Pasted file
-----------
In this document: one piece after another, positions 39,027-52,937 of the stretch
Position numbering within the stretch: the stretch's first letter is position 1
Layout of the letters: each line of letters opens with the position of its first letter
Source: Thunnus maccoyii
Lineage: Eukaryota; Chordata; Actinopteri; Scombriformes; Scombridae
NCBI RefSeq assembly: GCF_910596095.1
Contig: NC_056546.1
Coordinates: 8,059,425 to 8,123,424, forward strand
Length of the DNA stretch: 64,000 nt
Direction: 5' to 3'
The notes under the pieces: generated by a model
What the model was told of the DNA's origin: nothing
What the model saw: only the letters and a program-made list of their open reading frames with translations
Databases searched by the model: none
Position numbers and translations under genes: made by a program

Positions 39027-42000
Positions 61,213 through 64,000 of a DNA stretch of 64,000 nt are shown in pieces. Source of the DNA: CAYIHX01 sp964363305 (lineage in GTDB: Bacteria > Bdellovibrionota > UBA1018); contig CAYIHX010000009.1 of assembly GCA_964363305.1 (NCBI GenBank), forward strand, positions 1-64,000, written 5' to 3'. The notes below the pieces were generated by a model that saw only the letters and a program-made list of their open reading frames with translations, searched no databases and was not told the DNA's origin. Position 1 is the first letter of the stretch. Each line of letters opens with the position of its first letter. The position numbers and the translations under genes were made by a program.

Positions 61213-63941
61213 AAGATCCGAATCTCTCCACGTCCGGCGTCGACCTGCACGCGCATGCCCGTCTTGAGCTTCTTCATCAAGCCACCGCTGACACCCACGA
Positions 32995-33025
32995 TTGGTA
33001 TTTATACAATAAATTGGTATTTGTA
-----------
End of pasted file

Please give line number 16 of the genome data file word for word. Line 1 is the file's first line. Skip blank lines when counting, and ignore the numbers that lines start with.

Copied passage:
Positions 39027-42000